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A Glimpse of Becoming White and Delightsome

August 14, 2014

A long time ago when I still went to church and was a good, righteous Mormon, this elderly gentleman in the ward (who was apparently really concerned for the welfare and well-being of Africans, as I recall that he delivered several winding testimonies in Fast and Testimony meeting about the spreading of the gospel to the beautiful souls in Africa) came up to me and complimented me on how righteous I was.

He said that he was sure that in the afterlife, I would become white and delightsome.

When I tell people this story, they are often offended. Or flabbergasted. They might be sorry I had to experience that. They might be embarrassed.

The funny thing is that I wasn’t really offended, or flabbergasted, or sorry, or embarrassed at the time. I don’t think it even registered in me. I may have even recognized the intention of a compliment, and thanked him. If I felt awkward, it was because I often feel awkward being complimented in general, not because the compliment was perverse.

But you know, maybe that’s one good thing about Mormonism. It gives for me the Beatific Vision, which for a person like myself is the glimpse of becoming White and Delightsome.

I am not suggesting that there is anything actually (where “actually” is meant to create a stark divide between the constructed world of appearances and the noumenal world of how things objectively are when you’ve gotten down past all the turtles) wrong with being black or any other minority. I am not suggesting that whiteness is literally (where “literally” is meant to mean…literally) an ideal or something to look forward to. I am not justifying the racist narratives arising from the Book of Mormon, Mormonism in general, religion in general, American culture or human nature.

But I do want to talk for a second about the perception of social reality, and what I’ve realized about my reaction to it.

When this old man told me this, I was not upset. Maybe it was because I recognized his intention as being positive, or because I realized that in the big scheme of things, this was Not A Big Deal (–and I’m not trying to say here that microaggressions are not problematic.) But I don’t think that was the case.

(For whatever it’s worth, I have anecdotally [and probably in a confirmation bias sort of way] noticed that from the few other black Mormons I have met, most don’t necessarily have a problem with the priesthood ban. Or maybe, in another way, the folks I have read who speak out the most against it are white folks [but then again, most Mormons generally are white folks, so there are sampling and representation issues.] Some people have asked whether my disaffection was caused by racial issues, but…it wasn’t. I actually still haven’t studied a whole lot into racial issues with the church, because it doesn’t really drive me.)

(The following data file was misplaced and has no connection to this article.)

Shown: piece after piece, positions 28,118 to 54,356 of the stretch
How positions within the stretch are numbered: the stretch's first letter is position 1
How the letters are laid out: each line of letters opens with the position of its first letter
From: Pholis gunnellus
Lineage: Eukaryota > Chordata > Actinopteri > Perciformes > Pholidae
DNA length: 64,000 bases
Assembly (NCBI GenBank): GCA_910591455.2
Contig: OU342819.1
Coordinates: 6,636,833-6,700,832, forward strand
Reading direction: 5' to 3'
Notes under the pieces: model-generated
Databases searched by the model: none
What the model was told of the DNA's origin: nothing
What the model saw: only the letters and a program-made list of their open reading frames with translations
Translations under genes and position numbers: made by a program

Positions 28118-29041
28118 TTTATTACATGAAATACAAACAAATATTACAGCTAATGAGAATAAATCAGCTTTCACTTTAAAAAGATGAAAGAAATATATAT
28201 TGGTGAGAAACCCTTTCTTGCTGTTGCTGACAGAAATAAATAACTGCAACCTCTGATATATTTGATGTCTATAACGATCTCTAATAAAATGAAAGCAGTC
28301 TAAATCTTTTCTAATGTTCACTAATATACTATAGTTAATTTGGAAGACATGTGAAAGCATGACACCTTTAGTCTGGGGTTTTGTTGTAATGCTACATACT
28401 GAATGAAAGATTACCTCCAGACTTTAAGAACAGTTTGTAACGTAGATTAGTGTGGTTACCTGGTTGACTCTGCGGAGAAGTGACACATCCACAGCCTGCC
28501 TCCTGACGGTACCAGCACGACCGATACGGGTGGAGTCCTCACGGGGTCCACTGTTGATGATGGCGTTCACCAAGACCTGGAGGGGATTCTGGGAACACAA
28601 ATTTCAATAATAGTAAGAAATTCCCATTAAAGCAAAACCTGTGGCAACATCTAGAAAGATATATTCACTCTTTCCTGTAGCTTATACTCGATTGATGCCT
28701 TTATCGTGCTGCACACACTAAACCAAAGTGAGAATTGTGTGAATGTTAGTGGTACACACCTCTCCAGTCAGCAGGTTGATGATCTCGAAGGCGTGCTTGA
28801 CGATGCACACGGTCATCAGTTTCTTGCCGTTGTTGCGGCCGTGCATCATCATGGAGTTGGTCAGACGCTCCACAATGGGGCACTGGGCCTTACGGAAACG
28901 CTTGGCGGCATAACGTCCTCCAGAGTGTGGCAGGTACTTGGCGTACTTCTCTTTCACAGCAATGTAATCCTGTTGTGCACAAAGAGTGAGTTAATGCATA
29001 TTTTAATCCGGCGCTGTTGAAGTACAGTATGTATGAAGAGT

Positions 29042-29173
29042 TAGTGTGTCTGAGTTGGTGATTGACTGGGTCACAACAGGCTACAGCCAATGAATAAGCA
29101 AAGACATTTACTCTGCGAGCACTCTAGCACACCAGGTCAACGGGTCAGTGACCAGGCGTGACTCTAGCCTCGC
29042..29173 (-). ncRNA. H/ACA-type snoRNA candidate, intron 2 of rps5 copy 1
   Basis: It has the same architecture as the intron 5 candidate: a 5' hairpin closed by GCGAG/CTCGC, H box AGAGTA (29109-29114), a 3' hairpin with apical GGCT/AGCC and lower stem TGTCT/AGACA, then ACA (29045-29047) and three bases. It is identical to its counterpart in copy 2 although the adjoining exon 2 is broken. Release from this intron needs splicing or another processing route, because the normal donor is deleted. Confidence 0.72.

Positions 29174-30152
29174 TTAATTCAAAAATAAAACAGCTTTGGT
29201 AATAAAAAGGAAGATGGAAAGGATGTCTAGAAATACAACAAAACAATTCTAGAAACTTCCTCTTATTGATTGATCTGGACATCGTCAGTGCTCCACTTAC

I say that I don’t think the reasons I listed above are the real explanation because I have had a similar non-response to other events with much worse intentions, outcomes, and effects.

When Trayvon Martin was murdered manslaughtered killed after aggressing against someone who then defended himself (hmm, I guess that would be the legally accurate description [I promise I’m not jaded!]), I wasn’t all that upset. I think if I was upset, it was not so much at the actual event, but because my mom seemed very shaken, and I hated that.

And now, we have Mike Brown and Ferguson, Missouri. (And I’ve skipped a whole lot of incidents before and after Trayvon because I have to save space somewhere.) And after going through some articles and posts on Ferguson, I am not all that upset. And this comment on the forum/blog MetaFilter resonated with me:

As a black guy, I have to confess that I’m actually not too angry about this situation. I am saddened that the life of a young child was cut short but to be honest, this is really just part of being black in this country. We have never in this country been valuable (maybe except when we were considered property) and we never will. Our lives, experiences and futures are second/third tier and completely worthless to this country. This country has had no issues killing people who look like me in drives and I suspect it doesn’t have that issue now. I expect more people who look like me to die at the hands of an institution that has been and will continue to be given the benefit of doubt by the majority of this country. I know that my life is worthless to this country, always has and will be, so these things don’t shock me anymore. All I do is figure out how I live my life, knowing I am of less value, without becoming a statistic for people to protest over. My young nephew is turned 11 this year and for the first time, I had to give him instructions on how to comport himself when he is around white people knowing full well that his life is not held in the same regard as theirs. This will happen again and people will be upset and there will be commissions and the Earth will continue to tilt on its axis. Same old story.

I feel it is just part of the social reality of being black. I utterly do not believe that this is some sort of objective or irrevocable law of the universe (so I completely sympathize with those who cry out against the system and who work to change the system — although to the folks who are real advocates, I understand that many would consider my lack of action to be extremely troubling…and I don’t have a whole lot to say in my defense, but simply accept that maybe this makes me a bad person), but my basic feeling is that getting mad or sad or upset at things you can’t really change is not very productive (notwithstanding when you can’t really change whether you’re mad or sad or upset…which is kind of a bind.)

I want to be clear. I feel very fortunate. I have a lot of privileges and opportunities that many other people don’t have. I think that my life is going pretty swell and I’m liking that and I understand that I haven’t done anything to deserve that. Notwithstanding what I’ve done in my life, I “didn’t build that.” I’m not trying to say that my life is rough in any stretch of the imagination.

But I am acutely aware of the precariousness of it all. I am acutely aware it could all go away. And not in the sense that anything can go away for anyone…but in the sense that not only can it go away for any random reason, but it can all go away potentially because of the specifics around the social reality of being black.